Due Friday, February 4, 2011

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Assume it is 2015 and you work for one of the companies in either the Graham or Adams case. Your corporate counsel has approached you to get information needed for litigation about why the patent being litigates is or is not obvious in light of the prior art. Based only on the two patents you read for Wednesday's assignment, write an analysis providing all the reasons supporting a conclusion of non-obviousness and an analysis providing all the reasons supporting a conclusion of invalidity of the patent under 103. That is, give both sides of the argument.


The '798 patent is invalid under the requirements of Section 103. The code states that the differences between the subject matter of the patent and the prior art must not be such that the subject matter as a whole would have been obvious at the time the invention was made to a person of ordinary skill in the art.

The '798 patent differs from the '811 patent primarily in two capacities:

  • The bolted connection between the hinge plate and the shank causing constant contact with the hinge plate.
  • The positioning of the shank below the hinge plate, as opposed to being placed between the hinge plate and the upper plate.

One may argue that these differences warrant a valid patent in that they make improvements upon the system depicted in the '811 patent to the extent that the device is able to accomplish its initial task of preventing the shank from breaking due to the vibrations caused by the plow running over rocks or other debris. The ability of the shank to more freely move in the '798 patent allows the shank to absorb vibrations much more effectively than when the shank was enclosed by the hinge plate and upper plate and the vibratory motion of the shank was restricted.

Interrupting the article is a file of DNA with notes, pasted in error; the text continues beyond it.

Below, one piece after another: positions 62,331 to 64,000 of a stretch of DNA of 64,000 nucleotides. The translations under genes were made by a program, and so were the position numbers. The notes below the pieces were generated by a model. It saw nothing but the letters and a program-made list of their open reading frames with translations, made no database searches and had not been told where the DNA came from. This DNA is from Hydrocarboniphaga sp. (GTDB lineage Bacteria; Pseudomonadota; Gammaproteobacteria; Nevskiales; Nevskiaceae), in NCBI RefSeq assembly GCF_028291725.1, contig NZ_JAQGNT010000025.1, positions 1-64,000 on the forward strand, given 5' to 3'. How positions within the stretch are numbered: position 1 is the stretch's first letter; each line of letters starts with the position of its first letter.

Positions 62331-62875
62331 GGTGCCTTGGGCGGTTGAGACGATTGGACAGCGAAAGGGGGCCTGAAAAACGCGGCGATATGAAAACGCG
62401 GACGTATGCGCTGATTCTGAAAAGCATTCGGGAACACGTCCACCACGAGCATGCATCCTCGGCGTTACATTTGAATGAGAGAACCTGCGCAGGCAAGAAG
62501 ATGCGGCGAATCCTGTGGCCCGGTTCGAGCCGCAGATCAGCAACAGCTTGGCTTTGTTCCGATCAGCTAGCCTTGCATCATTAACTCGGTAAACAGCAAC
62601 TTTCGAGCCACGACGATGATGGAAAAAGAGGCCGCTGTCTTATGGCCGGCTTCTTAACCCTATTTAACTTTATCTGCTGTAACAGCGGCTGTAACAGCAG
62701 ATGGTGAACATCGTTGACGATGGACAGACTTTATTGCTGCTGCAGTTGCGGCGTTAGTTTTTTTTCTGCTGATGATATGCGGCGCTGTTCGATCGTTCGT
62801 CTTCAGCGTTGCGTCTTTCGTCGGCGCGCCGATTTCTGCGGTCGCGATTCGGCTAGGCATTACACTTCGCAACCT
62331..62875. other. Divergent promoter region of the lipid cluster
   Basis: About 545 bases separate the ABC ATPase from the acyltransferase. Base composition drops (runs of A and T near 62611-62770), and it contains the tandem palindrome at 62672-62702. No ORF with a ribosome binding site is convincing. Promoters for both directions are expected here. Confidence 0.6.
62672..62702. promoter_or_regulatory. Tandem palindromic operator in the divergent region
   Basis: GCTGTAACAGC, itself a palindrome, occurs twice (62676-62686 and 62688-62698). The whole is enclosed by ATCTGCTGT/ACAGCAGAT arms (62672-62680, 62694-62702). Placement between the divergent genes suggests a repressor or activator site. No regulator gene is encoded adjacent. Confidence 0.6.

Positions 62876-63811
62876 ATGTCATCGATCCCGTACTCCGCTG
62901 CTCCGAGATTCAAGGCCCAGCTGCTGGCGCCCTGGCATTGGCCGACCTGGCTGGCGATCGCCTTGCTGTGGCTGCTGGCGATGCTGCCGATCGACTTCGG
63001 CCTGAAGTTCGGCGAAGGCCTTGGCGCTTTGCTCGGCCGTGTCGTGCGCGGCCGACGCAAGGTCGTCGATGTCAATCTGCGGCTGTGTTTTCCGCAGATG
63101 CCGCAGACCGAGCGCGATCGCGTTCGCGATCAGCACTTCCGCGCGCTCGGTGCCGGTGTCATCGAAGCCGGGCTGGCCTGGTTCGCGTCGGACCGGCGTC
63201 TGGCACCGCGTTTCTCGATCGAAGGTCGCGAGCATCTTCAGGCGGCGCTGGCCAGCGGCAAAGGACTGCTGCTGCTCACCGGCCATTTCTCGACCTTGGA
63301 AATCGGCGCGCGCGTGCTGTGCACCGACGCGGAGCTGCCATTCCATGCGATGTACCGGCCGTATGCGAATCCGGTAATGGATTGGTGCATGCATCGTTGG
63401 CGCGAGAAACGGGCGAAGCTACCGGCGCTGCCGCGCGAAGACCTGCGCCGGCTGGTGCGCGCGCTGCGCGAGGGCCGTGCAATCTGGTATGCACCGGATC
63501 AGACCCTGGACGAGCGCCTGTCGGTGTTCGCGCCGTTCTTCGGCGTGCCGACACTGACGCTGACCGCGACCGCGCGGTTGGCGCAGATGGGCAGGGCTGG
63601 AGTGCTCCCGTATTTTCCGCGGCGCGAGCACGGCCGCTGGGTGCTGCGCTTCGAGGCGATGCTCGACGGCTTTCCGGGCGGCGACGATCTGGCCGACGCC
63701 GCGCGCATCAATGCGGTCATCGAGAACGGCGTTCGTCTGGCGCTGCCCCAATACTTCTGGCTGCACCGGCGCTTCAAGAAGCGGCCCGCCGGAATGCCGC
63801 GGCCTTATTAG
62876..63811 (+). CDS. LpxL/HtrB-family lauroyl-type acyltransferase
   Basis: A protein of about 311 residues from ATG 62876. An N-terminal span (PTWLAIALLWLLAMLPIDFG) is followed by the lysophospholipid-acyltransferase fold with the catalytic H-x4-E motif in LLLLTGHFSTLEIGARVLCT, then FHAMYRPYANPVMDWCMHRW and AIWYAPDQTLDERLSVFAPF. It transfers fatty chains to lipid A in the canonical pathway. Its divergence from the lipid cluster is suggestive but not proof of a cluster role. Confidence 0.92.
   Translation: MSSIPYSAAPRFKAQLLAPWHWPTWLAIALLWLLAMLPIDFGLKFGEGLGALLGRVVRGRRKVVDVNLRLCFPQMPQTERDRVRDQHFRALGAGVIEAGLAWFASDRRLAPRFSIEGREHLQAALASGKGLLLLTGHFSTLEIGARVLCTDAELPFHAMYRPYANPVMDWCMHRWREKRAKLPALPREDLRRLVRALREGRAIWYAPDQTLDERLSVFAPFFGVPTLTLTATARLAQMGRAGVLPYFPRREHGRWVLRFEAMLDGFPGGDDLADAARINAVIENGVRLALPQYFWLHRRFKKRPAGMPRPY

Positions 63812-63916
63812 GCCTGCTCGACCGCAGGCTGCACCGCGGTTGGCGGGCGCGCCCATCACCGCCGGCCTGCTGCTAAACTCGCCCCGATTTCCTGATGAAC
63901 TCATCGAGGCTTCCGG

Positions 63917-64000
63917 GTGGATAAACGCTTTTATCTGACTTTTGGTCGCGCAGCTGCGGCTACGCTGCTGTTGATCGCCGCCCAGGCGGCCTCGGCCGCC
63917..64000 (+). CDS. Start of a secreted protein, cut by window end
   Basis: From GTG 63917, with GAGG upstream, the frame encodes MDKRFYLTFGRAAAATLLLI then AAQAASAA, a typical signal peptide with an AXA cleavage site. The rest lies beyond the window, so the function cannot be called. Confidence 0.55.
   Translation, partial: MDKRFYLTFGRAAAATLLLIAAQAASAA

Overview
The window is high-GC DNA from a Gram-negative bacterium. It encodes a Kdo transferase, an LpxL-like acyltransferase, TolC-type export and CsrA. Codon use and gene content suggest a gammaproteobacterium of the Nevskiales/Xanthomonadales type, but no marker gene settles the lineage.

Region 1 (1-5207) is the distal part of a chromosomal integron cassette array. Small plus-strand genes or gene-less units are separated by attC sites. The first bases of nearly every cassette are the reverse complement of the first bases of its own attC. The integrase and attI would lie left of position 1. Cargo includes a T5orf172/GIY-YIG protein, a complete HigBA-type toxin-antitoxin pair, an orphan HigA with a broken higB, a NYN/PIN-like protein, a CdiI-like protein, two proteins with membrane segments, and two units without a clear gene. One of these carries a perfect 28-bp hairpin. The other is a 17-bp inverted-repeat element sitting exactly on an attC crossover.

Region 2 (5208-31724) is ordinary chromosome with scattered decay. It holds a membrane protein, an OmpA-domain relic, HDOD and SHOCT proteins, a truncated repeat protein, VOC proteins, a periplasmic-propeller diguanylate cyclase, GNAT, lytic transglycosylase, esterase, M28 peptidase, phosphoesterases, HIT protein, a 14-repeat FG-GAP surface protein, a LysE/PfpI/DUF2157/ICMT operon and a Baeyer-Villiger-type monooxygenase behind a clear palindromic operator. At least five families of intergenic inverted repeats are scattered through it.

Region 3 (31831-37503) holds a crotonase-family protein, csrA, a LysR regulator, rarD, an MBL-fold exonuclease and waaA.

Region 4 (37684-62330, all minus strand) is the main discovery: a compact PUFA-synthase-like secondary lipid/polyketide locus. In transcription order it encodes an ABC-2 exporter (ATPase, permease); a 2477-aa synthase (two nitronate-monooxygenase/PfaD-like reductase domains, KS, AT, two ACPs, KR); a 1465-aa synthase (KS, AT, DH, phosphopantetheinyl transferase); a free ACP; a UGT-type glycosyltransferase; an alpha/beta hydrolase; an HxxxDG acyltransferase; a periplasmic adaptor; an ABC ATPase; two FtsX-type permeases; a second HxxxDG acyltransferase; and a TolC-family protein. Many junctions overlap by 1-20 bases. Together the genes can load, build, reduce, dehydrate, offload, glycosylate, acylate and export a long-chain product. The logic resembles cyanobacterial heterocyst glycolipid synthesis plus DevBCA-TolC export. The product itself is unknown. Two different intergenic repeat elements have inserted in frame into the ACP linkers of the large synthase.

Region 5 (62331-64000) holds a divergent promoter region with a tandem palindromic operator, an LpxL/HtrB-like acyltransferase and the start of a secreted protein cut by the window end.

Nonetheless, the patent is invalid because such improvements upon the '811 patent would have been obvious to a person of ordinary skill in the art at the time of the invention. The initial design was ineffective because the shank had limited mobility in absorbing vibrations from hitting debris. When setting out to resolve this issue, it follows naturally that the solution would be to allow for a wider range of motion of the shank by not having it sandwiched between two plates. As far as the bolting assembly goes, similar fastening techniques had been seen in the Glencoe clamp and Pfiefer patent referenced in the Graham patent. It is obvious that whatever fastening device would be employed in attaching the shank to the bottom of the hinge plate would have to allow the shank to achieve its full range of motion. The employed bolted connection accomplishes this, but it does not require anything more than ordinary skill to address the need for it or to find a suitable connecting method to achieve this mobility. Thus, though the improvements upon the '811 patent may have been novel, they were obvious in terms of what a person of ordinary skill in the field would have done to improve upon the previous design.


The '798 patent is valid because it meets the requirements for a valid patent, including non-obviousness. The improvements made to the previous design are such that the entire effectiveness of the device towards its intended purpose is dictated by them. The '811 patent employed a shank connected in between the hinge plate and the upper plate in order to absorb vibrations caused by the shank hitting debris such as rocks, which threaten to break the shank. This design was issued a valid patent, as meeting all of the necessary requirements stated in the code. The design was inventive and effectively progressed the technology of the art. This is the ultimate goal of the patent system - to encourage inventiveness and the creation of new technologies. Thus, it is clear that the concept of having a movable shank to absorb vibrations is considered to advance the science of the field.

Since the design proposed in the '811 patent did not fully accomplish its intended task, due to limited mobility caused by the positioning of the shank relative to the hinge plate and upper plate, the full potential of the proposed design was not realized, and thus neither was its impact on technology in the art under consideration. The improved design of the '798 patent contains critical improvements towards achieving the desired effect of the device. The added mobility of the shank due to its hinged location below the hinge plate allows it to effectively absorb vibrations. It is through this improved design that advancements in the art will be made, and thus it is the improved design that is worthy of a valid patent.